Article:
Christmas has always been about family traditions for me. A time to reminisce about childhood and family members now long gone. To that end the decorations I use on the tree each year have special significance for me – they are the glass balls that were on the tree the year I was born and every year since. There are other ornaments that my mother gave me to keep the traditions alive when I had my children and Christmas in my own home. One in particular has graced the trees of my mother, grandmother and I would hazard to guess my great grandmother. It is a wool felt Santa with a molded paper face. At this point he actually doesn’t have much shape and I think he’s missing a leg and faded to a strange color but he is the quintessential tie to the past for me. I imagine him getting a special spot on the tree each year, taken from his tissue lined box. He’s small but has the happiest face, probably happy to be out of that box for the 3 weeks a year he spends in daylight.
Once these decorations come out it’s time to bake the cookies. Every year the same ones. What makes them special is that Christmas is the only time I make them. I pull out my 1952 copy of the Betty Crocker and work my way through the holiday cookie section. Thumbprints, Russian Teacakes, Molasses Christmas trees, they all have their place. Even if no one eats them I have to make them because it wouldn’t be the holidays without all that butter, sugar and nuts.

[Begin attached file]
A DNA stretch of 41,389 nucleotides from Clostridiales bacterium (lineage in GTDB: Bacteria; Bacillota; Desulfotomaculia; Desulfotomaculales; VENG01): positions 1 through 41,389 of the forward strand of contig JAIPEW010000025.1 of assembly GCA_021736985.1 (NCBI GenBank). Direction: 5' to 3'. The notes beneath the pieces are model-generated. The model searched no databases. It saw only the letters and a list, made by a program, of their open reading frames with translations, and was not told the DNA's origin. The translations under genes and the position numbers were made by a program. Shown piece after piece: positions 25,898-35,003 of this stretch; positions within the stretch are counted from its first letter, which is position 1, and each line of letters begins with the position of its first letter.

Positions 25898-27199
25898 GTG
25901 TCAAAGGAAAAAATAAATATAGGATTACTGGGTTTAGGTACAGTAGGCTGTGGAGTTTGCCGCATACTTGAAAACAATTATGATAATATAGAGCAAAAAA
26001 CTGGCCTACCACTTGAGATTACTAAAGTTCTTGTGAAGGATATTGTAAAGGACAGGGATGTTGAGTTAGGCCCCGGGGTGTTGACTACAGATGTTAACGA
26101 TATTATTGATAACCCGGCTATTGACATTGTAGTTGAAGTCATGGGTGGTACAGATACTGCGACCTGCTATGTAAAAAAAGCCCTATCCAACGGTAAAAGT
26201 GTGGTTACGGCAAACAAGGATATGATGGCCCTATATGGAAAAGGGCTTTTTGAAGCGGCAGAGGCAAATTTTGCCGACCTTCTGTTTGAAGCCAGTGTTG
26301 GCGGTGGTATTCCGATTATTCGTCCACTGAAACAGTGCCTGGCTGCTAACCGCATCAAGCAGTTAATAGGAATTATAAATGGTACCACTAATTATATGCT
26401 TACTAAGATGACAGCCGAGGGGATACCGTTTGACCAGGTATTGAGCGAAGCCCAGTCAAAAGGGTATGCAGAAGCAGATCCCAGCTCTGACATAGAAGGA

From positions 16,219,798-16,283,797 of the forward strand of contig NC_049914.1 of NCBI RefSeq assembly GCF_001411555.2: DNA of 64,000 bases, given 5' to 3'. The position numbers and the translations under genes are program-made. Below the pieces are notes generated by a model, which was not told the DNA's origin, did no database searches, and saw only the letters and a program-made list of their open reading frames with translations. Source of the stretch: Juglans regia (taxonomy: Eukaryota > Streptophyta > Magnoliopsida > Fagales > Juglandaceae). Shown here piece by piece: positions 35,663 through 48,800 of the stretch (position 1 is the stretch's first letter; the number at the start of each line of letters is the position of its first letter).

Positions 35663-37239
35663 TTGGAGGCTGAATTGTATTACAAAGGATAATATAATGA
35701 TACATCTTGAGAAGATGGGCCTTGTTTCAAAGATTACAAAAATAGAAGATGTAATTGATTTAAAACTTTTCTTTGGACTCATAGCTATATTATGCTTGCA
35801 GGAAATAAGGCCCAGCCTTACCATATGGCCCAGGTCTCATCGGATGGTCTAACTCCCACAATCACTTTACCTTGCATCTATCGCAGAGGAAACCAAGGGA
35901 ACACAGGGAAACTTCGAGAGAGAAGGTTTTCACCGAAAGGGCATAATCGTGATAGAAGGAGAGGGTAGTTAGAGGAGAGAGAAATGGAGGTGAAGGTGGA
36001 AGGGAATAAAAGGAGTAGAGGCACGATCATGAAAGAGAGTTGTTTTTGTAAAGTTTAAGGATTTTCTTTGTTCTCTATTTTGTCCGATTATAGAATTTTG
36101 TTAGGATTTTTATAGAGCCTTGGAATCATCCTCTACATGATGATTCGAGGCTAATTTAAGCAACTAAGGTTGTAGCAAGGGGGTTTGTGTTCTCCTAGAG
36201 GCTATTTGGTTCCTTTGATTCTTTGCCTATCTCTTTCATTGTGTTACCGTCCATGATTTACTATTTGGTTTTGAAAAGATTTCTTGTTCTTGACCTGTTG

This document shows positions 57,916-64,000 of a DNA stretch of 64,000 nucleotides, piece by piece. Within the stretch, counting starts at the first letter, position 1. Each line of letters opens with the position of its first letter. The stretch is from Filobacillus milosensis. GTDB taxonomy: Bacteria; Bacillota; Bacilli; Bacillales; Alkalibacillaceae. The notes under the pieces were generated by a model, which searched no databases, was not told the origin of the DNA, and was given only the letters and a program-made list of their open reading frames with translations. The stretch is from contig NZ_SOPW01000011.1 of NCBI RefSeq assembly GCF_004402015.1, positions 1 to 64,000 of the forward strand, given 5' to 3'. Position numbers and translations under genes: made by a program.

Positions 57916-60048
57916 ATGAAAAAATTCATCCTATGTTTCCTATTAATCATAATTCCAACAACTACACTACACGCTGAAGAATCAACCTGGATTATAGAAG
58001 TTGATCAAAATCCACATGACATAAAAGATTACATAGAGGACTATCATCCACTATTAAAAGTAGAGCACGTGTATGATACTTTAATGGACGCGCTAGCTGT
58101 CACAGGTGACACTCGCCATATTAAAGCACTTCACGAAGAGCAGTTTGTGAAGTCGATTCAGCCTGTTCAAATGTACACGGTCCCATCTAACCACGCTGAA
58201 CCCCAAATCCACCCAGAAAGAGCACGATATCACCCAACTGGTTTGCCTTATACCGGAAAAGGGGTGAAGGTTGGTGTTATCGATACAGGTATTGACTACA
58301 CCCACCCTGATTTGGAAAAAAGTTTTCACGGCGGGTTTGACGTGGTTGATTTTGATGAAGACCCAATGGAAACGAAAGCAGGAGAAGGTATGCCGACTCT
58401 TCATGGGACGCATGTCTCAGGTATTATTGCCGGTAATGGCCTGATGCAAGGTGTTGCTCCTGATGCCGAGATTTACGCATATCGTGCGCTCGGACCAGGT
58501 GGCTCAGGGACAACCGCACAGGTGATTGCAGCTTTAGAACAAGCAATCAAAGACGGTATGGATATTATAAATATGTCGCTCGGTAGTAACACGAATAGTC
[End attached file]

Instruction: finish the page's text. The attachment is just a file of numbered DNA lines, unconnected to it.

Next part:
The other tradition, one that I haven’t followed so closely in recent years, is that of a Suet Pudding. This was something we always had every year. Yes, I know it sounds disgusting but is really a delightfully rich, dense cake made with molasses, raisins and highly spiced. It is steamed and served hot with a melting spoonful of hard sauce and a tart frothy lemon sauce. You take a bite and all at once you have warm and cold, sweet and tart, wonderful. It’s time consuming to make but I think I will make one this year. Our friend Russell was commenting about a pudding his grandmother used to make when he was a kid. When he described it I knew it was the same as ours so I think I will make it to share. The only thing better than celebrating memories of Christmas past is to help bring memories back for other people.